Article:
Which asset classes have trustees been leaning towards in recent years, and what are your thoughts on future trends?
Philip La Greca: There’s obviously still been a bit of a look for growth, but … the real question [is], where is my cash flow coming from? And that makes sense because you’re dealing with a sector where there’s a lot more now in pension phase than their used to be.
If you look at the ATO data that came out fairly recently, I think ... something near 70 per cent of the members are over 50, which is significant. You’re certainly seeing this swing towards that and obviously [there are] more and more assets supporting pensions, so the ability to generate the cash flow that can pay the pension has become quite crucial.
Trustees are notoriously risk-adverse. Has there been any change in that behaviour given the share market has stabilised since the GFC?
Philip La Greca: [SMSFs have] bought in the blue chip space quite heavily –again, that’s partly because of the recognition factor, yield, and an expectation of lower volatility. Whether that’s true or not is another question. Our data has always said those top 10 stocks represent about half of the exposure to the share market for a client base.
Probably almost 20 per cent of the international money is now in ETFs. Cash has fallen, which is again a good sign. We’re now down to probably, certainly in our history… the lowest level of cash we’ve ever seen since we started analysing, for trustees.
That’s what you would expect. [Trustees are saying], ‘cash is not giving me a return, so why should I hold more than I have to?’
What are new trustees looking for in an SMSF? Do you think factors such as fund balance are crucial to setting one up?
Olivia Long: It’s not a crucial element; it should be considered and I think cost should be part of the question that people ask, but it shouldn’t be the driving factor. ASIC engaged Rice Warner to do some comparisons on fees between SMSFs and other super entities … the stats showed that in some cases the fees were comparable from about $100,000.
There’s also an opportunity for younger SMSF trustees to consider borrowing –it is a good strategy, it is one that many people use personally to try and build their personal wealth more quickly, and it works just as effectively in SMSFs. In terms of borrowing for either property or shares, obviously they’ve got a higher risk profile and longer until retirement so they’re happy to.
Broadly, I think SMSF trustees are looking for more diverse investments. I think as the industry is maturing I think they’re looking for more investment opportunities outside of just direct shares. We’ve had a number of clients ask us or show interest in investing in silver or gold metals which is interesting.
There’s a lot of hype around property and LRBAs at the moment. Are trustees interested in this strategy?
Olivia Long: We think it can be a very good strategy. If that’s what people decide, if they’re comfortable with property and they think it’s a good investment, then they should have the right to be able to borrow and acquire with it. I think the considerations that need to be made [include] time to retirement – it may not be suitable for someone who is looking to retire and needs to live off the income from that.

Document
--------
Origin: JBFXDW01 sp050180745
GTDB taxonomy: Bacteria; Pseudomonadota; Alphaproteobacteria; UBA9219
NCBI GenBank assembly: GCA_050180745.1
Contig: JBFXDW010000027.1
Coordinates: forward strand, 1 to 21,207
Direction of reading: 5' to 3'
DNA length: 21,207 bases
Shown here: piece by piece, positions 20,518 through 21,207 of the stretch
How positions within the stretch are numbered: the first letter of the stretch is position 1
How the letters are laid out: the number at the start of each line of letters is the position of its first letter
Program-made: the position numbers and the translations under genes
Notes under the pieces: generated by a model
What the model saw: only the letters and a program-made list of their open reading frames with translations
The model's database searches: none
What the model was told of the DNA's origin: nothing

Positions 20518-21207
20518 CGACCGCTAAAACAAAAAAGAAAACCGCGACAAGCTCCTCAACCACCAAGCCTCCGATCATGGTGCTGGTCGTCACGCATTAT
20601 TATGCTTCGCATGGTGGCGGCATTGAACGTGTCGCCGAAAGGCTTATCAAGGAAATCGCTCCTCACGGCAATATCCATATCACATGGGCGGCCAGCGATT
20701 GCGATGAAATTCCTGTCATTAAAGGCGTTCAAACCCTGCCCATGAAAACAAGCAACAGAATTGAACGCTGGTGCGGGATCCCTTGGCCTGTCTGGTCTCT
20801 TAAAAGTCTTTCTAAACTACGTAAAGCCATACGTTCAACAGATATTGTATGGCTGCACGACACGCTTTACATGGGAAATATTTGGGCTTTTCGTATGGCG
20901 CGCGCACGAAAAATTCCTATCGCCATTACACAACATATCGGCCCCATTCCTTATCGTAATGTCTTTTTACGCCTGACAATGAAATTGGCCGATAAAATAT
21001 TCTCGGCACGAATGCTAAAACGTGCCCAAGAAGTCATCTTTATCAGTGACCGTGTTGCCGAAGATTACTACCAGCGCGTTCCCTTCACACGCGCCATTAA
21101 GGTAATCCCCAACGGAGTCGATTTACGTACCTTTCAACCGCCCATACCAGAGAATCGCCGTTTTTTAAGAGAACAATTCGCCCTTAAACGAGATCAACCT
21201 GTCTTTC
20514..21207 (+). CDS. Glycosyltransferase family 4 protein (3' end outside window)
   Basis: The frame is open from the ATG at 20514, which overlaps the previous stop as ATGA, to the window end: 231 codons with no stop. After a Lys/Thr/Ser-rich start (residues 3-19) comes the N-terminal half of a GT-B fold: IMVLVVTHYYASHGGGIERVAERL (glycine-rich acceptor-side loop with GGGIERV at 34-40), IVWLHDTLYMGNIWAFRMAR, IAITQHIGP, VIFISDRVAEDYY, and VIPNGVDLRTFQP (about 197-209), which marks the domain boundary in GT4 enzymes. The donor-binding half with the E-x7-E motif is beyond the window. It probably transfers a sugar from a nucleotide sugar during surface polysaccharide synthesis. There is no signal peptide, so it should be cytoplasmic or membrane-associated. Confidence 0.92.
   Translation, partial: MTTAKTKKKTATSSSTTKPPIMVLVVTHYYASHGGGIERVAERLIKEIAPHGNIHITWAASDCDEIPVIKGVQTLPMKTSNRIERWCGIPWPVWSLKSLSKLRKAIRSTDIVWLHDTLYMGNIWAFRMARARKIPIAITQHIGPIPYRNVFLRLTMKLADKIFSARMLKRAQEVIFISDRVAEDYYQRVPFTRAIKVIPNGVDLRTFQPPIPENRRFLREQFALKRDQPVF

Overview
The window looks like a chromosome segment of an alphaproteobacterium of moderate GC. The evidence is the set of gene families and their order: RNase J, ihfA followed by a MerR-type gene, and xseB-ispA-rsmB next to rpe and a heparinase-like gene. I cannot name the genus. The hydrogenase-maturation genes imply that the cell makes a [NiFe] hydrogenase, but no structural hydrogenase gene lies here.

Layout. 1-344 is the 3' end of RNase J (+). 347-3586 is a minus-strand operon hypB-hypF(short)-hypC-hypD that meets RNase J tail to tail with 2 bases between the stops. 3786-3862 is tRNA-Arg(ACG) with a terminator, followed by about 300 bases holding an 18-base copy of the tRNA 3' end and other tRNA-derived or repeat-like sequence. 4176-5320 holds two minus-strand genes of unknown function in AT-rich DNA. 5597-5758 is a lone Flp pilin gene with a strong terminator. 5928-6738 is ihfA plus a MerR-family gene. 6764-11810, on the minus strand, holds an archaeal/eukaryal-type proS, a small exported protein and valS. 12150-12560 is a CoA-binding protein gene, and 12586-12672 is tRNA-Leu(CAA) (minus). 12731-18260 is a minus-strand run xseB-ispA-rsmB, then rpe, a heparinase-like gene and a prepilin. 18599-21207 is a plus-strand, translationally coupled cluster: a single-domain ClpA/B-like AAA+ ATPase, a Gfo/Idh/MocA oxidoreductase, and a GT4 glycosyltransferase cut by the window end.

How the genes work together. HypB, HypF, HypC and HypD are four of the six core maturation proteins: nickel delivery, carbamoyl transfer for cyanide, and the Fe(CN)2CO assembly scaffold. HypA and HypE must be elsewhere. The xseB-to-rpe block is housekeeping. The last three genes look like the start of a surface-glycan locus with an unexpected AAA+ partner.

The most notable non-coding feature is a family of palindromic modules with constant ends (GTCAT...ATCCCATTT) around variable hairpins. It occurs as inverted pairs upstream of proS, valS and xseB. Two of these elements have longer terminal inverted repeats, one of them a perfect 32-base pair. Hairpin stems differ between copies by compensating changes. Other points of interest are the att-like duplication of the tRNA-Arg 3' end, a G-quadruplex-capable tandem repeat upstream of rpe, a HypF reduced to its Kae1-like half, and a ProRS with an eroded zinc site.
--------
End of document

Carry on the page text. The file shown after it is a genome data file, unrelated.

Another thing I think people need to consider [is] insurance. I don’t think there’s enough focus on considering some form of life insurance to cover off on ... to be able to pay out the other member on death.
There’s a very low percentage of people who hold insurance within their SMSF. And a lot of members decide to maintain a small balance in their other superannuation fund to preserve any life insurance or insurance benefits that they might’ve obtained through that fund.
What they don’t realise is if they have a certificate of currency, they can just transfer. There are providers who will transfer the insurance cover without the need for a medical – no questions asked – and it’s likely to be for a lower premium. So insurance premiums in non-SMSF super entities have increased significantly over the past couple of years, and in some cases they’ve increased by up to 80 per cent.
The fees that people pay for their insurance in [a] non-SMSF [environment] aren’t as transparent. People don’t realise they’re paying more and potentially getting less.
What are going to be the key drivers of trustee activity in 2014?
Philip La Greca: I think the real question is going to be what are going to be the key triggers as to how things react [in 2014] ... market triggers and sentiment triggers are really the [most important] things.
There’ll be some anxious questions about the next interest rate movements – the next one might [go up]. Most people wouldn’t have thought that in . The big one that you’d expect is going to be the Budget this year, the federal Budget. What are they are going to do, what cuts, what measures are going to be made?
[Something could] happen globally. Hopefully the US doesn’t have one of those deadlocks again … where we have a game of chicken between the Democrats and the Republicans at some points.
They would be the sorts of things that would cause a reaction, and obviously depending on how the markets react, trustees will consider their responses.